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Transport in Porous Media

, Volume 89, Issue 3, pp 383–397 | Cite as

Pressure Buildup During CO2 Injection into a Closed Brine Aquifer

  • Simon A. MathiasEmail author
  • Gerardo J. González Martínez de Miguel
  • Kate E. Thatcher
  • Robert W. Zimmerman
Article

Abstract

CO2 injected into porous formations is accommodated by reduction in the volume of the formation fluid and enlargement of the pore space, through compression of the formation fluids and rock material, respectively. A critical issue is how the resulting pressure buildup will affect the mechanical integrity of the host formation and caprock. Building on an existing approximate solution for formations of infinite radial extent, this article presents an explicit approximate solution for estimating pressure buildup due to injection of CO2 into closed brine aquifers of finite radial extent. The analysis is also applicable for injection into a formation containing multiple wells, in which each well acts as if it were in a quasi-circular closed region. The approximate solution is validated by comparison with vertically averaged results obtained using TOUGH2 with ECO2N (where many of the simplifying assumptions are relaxed), and is shown to be very accurate over wide ranges of the relevant parameter space. The resulting equations for the pressure distribution are explicit, and can be easily implemented within spreadsheet software for estimating CO2 injection capacity.

Keywords

CO2 injection Forchheimer’s equation Closed formation Pressure buildup 

List of symbols

A

Formation plan area [L2]

b

Forchheimer parameter [L−1]

br

Relative Forchheimer parameter [-]

co

Compressibility of CO2 [M−1 LT2]

cr

Compressibility of geological formation [M−1 LT2]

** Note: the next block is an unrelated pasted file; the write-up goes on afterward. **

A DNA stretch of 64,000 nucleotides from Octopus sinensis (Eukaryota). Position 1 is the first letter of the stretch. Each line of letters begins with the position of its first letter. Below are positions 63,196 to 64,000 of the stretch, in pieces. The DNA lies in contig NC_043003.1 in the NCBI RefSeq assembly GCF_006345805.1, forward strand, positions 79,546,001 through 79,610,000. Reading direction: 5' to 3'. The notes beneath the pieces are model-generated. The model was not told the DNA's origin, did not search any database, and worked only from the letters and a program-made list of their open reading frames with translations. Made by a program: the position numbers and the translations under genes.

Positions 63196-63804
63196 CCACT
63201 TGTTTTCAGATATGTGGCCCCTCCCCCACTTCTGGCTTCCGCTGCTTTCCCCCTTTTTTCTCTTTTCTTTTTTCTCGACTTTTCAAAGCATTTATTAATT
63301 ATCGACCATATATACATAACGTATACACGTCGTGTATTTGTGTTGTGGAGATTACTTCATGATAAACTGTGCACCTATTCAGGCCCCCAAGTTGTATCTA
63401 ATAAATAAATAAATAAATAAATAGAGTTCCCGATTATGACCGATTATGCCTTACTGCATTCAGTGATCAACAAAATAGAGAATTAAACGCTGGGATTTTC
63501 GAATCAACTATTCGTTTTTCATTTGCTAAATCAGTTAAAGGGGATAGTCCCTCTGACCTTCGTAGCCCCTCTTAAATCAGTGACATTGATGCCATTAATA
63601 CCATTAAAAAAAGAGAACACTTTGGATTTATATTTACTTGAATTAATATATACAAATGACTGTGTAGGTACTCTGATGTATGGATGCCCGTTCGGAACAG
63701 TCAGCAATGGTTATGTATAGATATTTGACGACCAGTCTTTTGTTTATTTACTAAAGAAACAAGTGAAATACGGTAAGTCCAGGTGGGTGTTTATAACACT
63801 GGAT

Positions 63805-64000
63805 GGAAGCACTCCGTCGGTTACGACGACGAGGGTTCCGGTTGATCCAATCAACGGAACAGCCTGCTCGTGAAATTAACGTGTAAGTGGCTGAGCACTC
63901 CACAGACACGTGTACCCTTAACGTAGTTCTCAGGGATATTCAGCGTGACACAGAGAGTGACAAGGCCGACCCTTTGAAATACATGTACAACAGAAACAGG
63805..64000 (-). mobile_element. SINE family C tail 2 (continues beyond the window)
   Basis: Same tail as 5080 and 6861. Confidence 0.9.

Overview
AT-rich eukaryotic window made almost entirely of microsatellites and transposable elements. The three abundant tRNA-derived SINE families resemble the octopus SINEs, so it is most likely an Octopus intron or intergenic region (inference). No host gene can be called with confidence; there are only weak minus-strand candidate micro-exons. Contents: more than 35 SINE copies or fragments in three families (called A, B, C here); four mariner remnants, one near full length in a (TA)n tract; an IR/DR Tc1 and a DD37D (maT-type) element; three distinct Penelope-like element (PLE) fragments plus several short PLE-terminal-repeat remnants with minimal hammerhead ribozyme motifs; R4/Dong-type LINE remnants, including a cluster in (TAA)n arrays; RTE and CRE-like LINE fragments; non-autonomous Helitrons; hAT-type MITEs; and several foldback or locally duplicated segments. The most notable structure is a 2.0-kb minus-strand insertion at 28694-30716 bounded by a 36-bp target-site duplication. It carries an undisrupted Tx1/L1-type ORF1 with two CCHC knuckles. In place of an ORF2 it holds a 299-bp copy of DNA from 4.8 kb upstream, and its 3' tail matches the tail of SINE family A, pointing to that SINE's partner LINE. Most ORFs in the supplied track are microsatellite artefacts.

cw

Compressibility of brine [M−1 LT2]

h

CO2 brine interface elevation [L]

hD = h/H

Dimensionless interface elevation [-]

H

Formation thickness [L]

k

Permeability [L2]

kr

Relative permeability [-]

M0

Mass injection rate [MT−1]

p

Fluid pressure [ML−1 T−2]

pD = 2π Hρokrkp/M0μo

Dimensionless pressure [-]

qo

CO2 flux [LT−1]

qoD = 2π Hrwρoqo/M0

Dimensionless CO2 flux [-]

qw

Brine flux [LT−1]

qwD = 2π Hrwρoqw/M0

Dimensionless brine flux [-]

r

Radial distance [L]

rc

Radial extent of reservoir [L]

rcD = rc/rw

Dimensionless radial extent of reservoir [-]

rD = r/rw

Dimensionless radius [-]

rw

Well radius [L]

Sr

Residual brine saturation [-]

t

Time [T]

\({t_{c{D}}= \alpha r_{c{D}}^2 / 2.246\gamma}\)

Dimensionless time at which the pressure disturbance meets the reservoir boundary [-]

\({t_{D}=M_0t/2\pi(1-S_{r})\phi Hr_{w}^2\rho_{o}}\)

Dimensionless time [-]

α = M0μo(cr + cw)/2π(1 − Sr) okrk

Dimensionless compressibility [-]

β = M0krkbrb/2π Hrwμo

Dimensionless Forchheimer parameter [-]

γ = μo/krμw

Viscosity ratio [-]

\({\epsilon=(1-S_{r})(c_{o}-c_{w})/(c_{r}+c_{w})}\)

Normalized fluid compressibility difference [-]

μo

Viscosity of CO2 [ML−1 T−1]

μw

Viscosity of brine [ML−1 T−1]

ρo

Density of CO2 [ML−3]

ρw

Density of brine [ML−3]

σ = brρo/ρw

Density ratio [-]

\({\phi}\)

Porosity [-]

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Copyright information

© Springer Science+Business Media B.V. 2011

Authors and Affiliations

  • Simon A. Mathias
    • 1
    Email author
  • Gerardo J. González Martínez de Miguel
    • 1
    • 2
  • Kate E. Thatcher
    • 1
  • Robert W. Zimmerman
    • 3
  1. 1.Department of Earth SciencesDurham UniversityDurhamUK
  2. 2.ERC Equipoise LimitedLondonUK
  3. 3.Department of Earth Science and EngineeringImperial College LondonLondonUK

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